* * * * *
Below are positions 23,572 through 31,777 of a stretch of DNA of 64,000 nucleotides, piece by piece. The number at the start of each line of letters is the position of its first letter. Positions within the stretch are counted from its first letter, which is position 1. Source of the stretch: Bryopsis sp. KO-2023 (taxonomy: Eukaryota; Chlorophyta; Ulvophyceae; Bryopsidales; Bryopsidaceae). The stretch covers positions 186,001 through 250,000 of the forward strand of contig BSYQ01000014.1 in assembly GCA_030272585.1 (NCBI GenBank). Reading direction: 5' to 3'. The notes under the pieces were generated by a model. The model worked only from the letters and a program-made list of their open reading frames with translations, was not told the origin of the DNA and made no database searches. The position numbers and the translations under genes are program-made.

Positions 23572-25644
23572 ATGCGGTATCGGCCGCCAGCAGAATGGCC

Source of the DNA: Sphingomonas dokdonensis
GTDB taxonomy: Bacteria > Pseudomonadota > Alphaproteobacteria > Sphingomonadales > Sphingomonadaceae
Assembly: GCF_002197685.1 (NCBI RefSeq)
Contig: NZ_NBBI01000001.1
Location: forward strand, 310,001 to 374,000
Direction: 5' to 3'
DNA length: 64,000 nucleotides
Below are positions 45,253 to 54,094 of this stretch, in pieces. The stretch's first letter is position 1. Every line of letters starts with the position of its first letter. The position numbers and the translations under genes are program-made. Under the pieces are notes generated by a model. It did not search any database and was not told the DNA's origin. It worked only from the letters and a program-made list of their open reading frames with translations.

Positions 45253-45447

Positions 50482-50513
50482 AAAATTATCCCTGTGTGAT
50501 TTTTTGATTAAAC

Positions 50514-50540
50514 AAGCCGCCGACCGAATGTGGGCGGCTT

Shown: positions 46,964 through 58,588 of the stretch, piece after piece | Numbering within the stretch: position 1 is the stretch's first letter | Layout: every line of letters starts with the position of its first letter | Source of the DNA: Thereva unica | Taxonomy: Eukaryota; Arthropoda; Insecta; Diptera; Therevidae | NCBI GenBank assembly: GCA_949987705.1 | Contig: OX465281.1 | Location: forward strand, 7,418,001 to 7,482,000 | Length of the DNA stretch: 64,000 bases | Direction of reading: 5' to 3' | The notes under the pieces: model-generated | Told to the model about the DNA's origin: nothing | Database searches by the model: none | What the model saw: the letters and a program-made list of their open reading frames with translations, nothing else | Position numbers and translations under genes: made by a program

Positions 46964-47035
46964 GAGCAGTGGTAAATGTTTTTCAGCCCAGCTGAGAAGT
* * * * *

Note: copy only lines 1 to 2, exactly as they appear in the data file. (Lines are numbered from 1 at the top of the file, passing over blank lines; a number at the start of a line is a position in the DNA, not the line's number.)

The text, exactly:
Below are positions 23,572 through 31,777 of a stretch of DNA of 64,000 nucleotides, piece by piece. The number at the start of each line of letters is the position of its first letter. Positions within the stretch are counted from its first letter, which is position 1. Source of the stretch: Bryopsis sp. KO-2023 (taxonomy: Eukaryota; Chlorophyta; Ulvophyceae; Bryopsidales; Bryopsidaceae). The stretch covers positions 186,001 through 250,000 of the forward strand of contig BSYQ01000014.1 in assembly GCA_030272585.1 (NCBI GenBank). Reading direction: 5' to 3'. The notes under the pieces were generated by a model. The model worked only from the letters and a program-made list of their open reading frames with translations, was not told the origin of the DNA and made no database searches. The position numbers and the translations under genes are program-made.

Positions 23572-25644